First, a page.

In agriculture — the first prong of the reforms — North Korea should broadly follow the Chinese model of providing greater incentives to cultivators, shrinking the size of work teams on cooperatives and state farms, allowing households to plant as they see fit and keep more of their output, and permitting larger private plots and direct sales. Such reforms would increase desperately needed supplies of food and, ultimately, free surplus labor for other activities.

However, the reform process in North Korea is not likely to be led by agriculture, as it was in China and Vietnam. The agriculture sector is smaller, accounting for less than half of the workforce, and terrain and weather are not propitious.

The flip side of the smaller agricultural sector is a sprawling state-owned enterprise sector ripe for reform, the second prong of the program. Much of the capital stock in state enterprises is probably worthless, foreshadowing the difficult transitions seen in Russia and industry-heavy countries such as Romania in Eastern Europe. But that could be just as well.

The decline in the industrial sector in North Korea has been so substantial, and the social benefits provided by formal employment so eroded, that tremendous gains could arise from simply letting managers do business as they see fit. Exactly such a process appears to be in the works; as Andrei Lankov and his colleagues have demonstrated, state-owned companies are already behaving more like capitalist firms. A common pattern: State-owned enterprise managers partner with entrepreneurs to maximize the return on assets such as land.

One golden opportunity for transformation: North Korea is exemplary of the tendency for socialist economies to ignore the service sector. Already, small-scale activities such as restaurants, hauling and transportation services, and small shops are mushrooming. With deeper reforms — or simply a more laissez faire government approach to the state sector — the country could spur the growth of larger-scale commercial enterprises in such areas as construction, transportation, and even finance and telecommunications.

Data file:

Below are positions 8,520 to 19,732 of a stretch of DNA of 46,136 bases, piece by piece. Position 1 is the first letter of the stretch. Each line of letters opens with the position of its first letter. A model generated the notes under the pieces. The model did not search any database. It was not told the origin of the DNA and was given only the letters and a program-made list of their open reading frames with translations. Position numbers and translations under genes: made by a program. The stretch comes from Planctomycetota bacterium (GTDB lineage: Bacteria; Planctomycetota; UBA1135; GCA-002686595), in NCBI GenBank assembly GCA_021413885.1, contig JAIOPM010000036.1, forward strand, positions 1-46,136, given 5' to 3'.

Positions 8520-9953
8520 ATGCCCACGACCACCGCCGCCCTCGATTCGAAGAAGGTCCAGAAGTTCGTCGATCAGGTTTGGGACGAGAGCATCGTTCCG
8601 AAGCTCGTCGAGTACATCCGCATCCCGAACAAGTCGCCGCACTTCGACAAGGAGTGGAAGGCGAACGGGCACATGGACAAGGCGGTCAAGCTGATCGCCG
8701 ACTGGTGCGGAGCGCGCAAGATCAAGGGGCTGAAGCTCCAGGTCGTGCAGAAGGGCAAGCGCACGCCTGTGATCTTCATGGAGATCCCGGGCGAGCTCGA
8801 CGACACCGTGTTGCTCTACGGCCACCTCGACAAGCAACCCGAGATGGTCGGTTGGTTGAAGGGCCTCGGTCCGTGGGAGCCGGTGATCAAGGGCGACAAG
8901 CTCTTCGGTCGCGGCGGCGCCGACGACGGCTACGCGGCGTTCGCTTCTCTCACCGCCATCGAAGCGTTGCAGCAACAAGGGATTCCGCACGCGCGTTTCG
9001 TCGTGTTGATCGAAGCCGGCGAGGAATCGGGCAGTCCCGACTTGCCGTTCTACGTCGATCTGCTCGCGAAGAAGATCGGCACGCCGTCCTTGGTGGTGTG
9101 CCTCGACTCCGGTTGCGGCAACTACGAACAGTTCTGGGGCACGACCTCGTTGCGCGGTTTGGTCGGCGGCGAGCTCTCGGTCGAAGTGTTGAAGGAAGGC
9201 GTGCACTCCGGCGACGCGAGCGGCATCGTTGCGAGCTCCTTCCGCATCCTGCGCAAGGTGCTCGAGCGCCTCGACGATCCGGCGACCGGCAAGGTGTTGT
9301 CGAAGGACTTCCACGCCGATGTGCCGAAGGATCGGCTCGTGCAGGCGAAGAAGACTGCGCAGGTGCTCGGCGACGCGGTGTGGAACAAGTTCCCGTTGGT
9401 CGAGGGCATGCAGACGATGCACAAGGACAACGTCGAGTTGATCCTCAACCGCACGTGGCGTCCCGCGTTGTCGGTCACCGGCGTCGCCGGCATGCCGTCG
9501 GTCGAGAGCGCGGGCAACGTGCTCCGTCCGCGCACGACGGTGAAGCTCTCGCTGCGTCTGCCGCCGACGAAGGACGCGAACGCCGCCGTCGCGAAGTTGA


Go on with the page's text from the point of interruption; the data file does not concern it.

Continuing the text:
The Route to Reform II: Foreign Trade and Investment

Given North Korea’s small size and geographical position, it is clear that the foreign sector is the third crucial prong of the reform process and will need to play an even larger role than it played in China and Vietnam. Interestingly, the regime’s stalled effort to attract foreign direct investment and its continual complaints about the sanctions regime are a tacit recognition of this fact.

In addition to the extraordinary demand for investment, foreign firms, whether traders or investors, represent the connective tissue between North Korea’s potential and the world economy. Foreign firms have the blueprints for the products that the rest of the world wants to buy and the global marketing channels to bring those products to markets. North Korea has a literate and numerate work force.

A first step would no doubt be more exports of minerals such as coal and iron that are currently banned. But light and medium technology, labor-intensive manufactures — starting in sectors such as textiles, apparel, and electronics — would probably lead the growth process, as they did in other East Asian miracle economies. Millions of North Korean workers could change jobs. Some existing industrial towns could be depopulated if labor movement were freed up, but those near ports, near China, or near the road and rail links with South Korea and Russia could expand dramatically.